Oncoplastic breast surgery at St. Catherine’s Breast Health Center uses state-of-the-art surgical techniques and post-operative treatments. Breast surgery is often an essential part of the overall treatment for breast cancer in removing cancerous tumors, to check for the spread of cancer to other parts of the body, and to reconstruct a breast after cancer has been removed.
- Lumpectomy – breast conserving surgery
- Mastectomy – removal of entire breast
Our breast health care team will conduct a detailed evaluation and work with you to determine which surgical options will provide you with the best possible health outcome. Our focus is in providing personal attention in the multidisciplinary care of the patient.
- High Risk Screening
- Family history of breast cancer
- Personal history of chest wall radiation
- Genetic Evaluation
- Genetic Tests
- Benign Breast Problems
- Nipple Discharge
- Breast Pain
- Fibrocystic Condition
- Cystic Breast
- Breast Cancer
- Abnormal Mammogram/Ultrasound
- Breast Mass
- Second Opinions
Questions we are frequently asked regarding breast cancer surgery.
How long is breast cancer surgery?
Each surgery varies depending on the nature of the procedure. Some can take minutes while others might be several hours. An average bilateral mastectomy and expander reconstruction is 3-4 hours for the entire combined procedure.
How long is the hospital stay after breast cancer surgery?
Some procedures are outpatient (go home same day). Other procedures, particularly those that involve reconstruction may require a hospital stay of 1-3 days depending on the type of reconstruction.
Does my insurance cover this procedure?
We will verify insurance coverage for each procedure. However, please note that there is a Federal law that protects you with regard to coverage for reconstruction.
The Women’s Health and Cancer Rights Act (WHCRA) of 1998 (signed into law on Oct 21, 1998) helps protect many women with breast cancer who choose to have their breasts rebuilt (reconstructed) after a mastectomy. Mastectomy is surgery to remove all or part of the breast. This federal law requires most group insurance plans that cover mastectomies to also cover breast reconstruction.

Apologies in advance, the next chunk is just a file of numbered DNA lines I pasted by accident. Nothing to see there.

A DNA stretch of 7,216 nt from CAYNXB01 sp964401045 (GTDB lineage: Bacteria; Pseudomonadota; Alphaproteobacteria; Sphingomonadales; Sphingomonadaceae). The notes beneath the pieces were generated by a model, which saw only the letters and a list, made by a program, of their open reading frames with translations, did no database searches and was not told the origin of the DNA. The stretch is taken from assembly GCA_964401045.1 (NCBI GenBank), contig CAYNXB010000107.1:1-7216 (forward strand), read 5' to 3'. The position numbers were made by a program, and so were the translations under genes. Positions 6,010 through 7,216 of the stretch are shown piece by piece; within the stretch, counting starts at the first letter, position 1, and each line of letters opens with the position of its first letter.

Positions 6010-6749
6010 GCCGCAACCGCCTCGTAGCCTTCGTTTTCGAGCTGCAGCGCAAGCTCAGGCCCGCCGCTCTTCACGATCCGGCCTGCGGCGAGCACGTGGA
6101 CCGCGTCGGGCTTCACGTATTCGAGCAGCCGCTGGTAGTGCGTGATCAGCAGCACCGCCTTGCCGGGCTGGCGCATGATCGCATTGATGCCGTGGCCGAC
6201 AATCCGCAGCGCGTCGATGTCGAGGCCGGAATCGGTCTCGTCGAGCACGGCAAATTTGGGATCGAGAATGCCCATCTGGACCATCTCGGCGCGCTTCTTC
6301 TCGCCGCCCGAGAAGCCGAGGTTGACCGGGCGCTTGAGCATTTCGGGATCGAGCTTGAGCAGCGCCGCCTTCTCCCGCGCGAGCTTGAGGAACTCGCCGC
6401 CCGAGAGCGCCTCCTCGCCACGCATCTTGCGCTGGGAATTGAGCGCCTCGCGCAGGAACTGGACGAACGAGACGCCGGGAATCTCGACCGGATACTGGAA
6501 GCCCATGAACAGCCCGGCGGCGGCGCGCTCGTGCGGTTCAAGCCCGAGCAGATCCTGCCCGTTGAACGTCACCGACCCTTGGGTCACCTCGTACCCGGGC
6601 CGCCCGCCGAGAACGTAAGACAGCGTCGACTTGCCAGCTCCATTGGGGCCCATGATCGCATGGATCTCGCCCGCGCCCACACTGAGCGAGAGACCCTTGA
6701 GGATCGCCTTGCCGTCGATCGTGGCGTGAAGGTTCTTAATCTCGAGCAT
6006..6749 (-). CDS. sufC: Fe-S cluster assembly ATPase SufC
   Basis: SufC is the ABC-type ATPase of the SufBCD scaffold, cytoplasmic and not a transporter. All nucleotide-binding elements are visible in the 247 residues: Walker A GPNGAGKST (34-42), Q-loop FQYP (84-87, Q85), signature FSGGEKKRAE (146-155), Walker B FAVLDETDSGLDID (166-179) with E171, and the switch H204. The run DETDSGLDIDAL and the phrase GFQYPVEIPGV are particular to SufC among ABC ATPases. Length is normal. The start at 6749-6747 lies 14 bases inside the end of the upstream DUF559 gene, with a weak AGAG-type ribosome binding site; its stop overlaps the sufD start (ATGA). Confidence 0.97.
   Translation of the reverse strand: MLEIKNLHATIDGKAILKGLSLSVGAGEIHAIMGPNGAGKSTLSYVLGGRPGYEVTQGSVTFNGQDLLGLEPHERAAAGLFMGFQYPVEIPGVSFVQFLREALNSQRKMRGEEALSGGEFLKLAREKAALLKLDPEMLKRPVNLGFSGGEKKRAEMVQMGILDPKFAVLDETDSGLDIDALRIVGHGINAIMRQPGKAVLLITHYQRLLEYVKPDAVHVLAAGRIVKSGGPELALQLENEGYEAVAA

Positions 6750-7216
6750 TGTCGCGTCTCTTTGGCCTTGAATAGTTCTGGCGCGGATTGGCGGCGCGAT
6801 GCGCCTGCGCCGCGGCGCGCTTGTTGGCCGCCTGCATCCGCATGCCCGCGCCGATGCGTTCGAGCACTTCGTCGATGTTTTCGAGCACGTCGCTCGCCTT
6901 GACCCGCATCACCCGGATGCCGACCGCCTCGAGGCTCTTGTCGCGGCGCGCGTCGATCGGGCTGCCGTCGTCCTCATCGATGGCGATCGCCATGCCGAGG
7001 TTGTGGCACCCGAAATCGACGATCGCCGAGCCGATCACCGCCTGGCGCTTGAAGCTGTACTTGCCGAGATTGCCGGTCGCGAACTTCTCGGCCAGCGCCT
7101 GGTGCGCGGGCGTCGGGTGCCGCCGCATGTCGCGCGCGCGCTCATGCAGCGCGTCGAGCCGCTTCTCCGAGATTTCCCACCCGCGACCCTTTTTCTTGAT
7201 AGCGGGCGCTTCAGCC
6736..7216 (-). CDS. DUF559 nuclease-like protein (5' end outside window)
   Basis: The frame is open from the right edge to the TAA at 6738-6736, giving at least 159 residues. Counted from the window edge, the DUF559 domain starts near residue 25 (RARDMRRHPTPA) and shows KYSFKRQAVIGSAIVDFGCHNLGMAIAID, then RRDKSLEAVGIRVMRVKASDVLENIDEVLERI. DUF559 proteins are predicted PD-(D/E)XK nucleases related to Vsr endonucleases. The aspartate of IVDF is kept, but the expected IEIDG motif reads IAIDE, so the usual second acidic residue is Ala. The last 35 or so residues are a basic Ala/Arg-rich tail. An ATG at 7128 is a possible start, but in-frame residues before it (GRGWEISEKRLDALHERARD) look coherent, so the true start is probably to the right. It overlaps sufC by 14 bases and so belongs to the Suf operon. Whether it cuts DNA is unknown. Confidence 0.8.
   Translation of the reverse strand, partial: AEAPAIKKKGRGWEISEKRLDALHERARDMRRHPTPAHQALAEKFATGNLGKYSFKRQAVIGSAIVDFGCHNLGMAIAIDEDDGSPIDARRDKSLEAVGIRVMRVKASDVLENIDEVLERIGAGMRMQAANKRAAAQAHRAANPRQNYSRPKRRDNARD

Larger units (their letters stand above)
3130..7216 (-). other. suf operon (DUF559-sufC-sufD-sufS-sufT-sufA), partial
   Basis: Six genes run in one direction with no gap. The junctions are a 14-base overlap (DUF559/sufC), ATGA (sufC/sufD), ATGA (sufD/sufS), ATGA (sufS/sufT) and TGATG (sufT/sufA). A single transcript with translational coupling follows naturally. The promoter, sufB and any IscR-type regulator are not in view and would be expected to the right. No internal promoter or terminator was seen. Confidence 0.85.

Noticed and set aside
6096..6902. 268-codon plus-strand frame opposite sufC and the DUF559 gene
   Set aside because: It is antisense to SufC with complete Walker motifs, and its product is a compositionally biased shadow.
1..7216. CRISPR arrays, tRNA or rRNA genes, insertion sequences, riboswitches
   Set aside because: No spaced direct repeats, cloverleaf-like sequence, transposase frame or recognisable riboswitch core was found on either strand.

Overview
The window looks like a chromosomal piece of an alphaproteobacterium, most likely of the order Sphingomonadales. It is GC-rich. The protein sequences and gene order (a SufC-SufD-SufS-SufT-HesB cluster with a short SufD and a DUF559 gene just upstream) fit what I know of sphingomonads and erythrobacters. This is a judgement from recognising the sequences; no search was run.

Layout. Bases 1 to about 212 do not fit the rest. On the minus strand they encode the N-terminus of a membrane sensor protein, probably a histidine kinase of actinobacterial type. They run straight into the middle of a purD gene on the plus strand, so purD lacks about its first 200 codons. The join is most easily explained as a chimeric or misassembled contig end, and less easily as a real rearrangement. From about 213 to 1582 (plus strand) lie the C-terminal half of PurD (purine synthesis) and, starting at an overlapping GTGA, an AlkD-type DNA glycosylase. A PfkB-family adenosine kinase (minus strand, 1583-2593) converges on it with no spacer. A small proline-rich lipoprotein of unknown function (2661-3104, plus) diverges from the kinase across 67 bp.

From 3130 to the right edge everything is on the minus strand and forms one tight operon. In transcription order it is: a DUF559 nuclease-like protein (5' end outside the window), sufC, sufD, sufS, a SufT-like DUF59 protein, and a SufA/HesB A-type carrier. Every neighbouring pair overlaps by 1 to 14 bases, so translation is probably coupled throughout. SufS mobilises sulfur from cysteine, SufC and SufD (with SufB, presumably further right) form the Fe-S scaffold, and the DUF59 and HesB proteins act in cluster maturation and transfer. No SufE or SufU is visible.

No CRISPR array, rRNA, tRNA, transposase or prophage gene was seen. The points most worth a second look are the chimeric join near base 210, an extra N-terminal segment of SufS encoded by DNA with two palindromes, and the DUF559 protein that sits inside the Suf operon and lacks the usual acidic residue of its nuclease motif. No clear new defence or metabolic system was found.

Under the WHCRA, mastectomy benefits must cover:
Reconstruction of the breast that was removed by mastectomy
- Surgery and reconstruction of the other breast to make the breasts look symmetrical or balanced after mastectomy
- Any external breast prostheses ([pros-thee-sees] breast forms that fit into your bra) that are needed before or during the reconstruction
- Any physical complications at all stages of mastectomy, including lymphedema fluid build-up in the arm and chest on the side of the surgery
The Breast Cancer Patient Education Act (BCPEA) was passed on Dec 18, 2015 and required the Health and Human Services secretary to plan and implement an education campaign to inform breast cancer patients about the availability and coverage of breast reconstruction, and other post-mastectomy alternatives such as prostheses.
Are breast implants safe?
There are two general types of breast implants available in the U.S. -- saline and silicone. Both consist of a silicone outer shell; the difference is what's inside the implants. Saline implants are filled with saline and silicone breast implants are filled with silicone gel. In 1992 the FDA restricted the use of silicone implants and only saline implants were available for breast augmentation. In 2006, after 14 years of reviewing research and finding no connection between silicone implants and disease, the FDA approved the sale of certain silicone breast implants.
What is microsurgery?
Reconstructive microsurgery is a surgical field where specialized operating microscopes and precision instrumentation are utilized to perform intricate and delicate operations. Utilizing magnification up to fifty times that produced by the naked eye and stitches finer than a hair, surgeons are able to repair transected blood vessels and nerves less than 1mm in diameter. The ability to reconnect blood flow to small vessels and nerves have enabled microsurgeons to restore form and function to those impaired by trauma and cancer. Microsurgery is utilized to perform the DIEP procedure.